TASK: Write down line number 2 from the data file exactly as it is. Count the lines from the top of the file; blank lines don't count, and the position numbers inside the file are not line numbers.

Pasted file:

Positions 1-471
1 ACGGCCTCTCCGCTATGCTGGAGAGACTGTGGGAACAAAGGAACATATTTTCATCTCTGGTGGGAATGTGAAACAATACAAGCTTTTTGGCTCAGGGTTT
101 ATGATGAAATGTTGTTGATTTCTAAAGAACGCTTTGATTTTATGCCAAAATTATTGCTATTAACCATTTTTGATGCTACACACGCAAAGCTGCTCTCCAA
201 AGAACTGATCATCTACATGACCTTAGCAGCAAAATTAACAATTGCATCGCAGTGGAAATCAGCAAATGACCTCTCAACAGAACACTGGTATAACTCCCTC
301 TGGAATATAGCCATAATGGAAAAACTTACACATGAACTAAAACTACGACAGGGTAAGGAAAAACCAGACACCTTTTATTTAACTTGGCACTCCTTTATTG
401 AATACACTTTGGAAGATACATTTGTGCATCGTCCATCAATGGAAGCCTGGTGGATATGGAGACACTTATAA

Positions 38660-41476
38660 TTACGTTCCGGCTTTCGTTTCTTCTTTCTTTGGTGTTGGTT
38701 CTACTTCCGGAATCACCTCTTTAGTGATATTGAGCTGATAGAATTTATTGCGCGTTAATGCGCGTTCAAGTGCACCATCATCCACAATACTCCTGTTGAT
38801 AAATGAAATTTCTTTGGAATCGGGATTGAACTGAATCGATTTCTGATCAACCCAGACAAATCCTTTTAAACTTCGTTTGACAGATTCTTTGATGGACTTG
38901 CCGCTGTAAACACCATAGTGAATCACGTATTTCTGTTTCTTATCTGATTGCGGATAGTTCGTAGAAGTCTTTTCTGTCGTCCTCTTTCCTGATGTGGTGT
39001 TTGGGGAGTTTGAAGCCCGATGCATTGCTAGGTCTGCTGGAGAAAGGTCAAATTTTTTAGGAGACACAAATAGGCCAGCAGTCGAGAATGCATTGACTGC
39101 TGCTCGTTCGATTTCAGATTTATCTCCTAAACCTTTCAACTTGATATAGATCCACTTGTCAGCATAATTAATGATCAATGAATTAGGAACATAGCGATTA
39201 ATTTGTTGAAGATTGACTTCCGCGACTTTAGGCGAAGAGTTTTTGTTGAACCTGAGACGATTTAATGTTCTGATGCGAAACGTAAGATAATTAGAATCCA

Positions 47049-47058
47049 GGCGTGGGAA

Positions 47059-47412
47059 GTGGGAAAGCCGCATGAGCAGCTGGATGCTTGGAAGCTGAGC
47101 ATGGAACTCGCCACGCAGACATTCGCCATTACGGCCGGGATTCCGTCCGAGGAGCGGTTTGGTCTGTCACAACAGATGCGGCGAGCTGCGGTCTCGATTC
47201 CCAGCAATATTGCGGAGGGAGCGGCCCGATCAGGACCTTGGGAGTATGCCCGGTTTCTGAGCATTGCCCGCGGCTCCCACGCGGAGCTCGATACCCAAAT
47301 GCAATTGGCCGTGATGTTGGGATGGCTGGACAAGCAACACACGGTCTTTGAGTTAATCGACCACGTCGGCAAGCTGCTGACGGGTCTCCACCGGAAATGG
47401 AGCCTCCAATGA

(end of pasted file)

1 ACGGCCTCTCCGCTATGCTGGAGAGACTGTGGGAACAAAGGAACATATTTTCATCTCTGGTGGGAATGTGAAACAATACAAGCTTTTTGGCTCAGGGTTT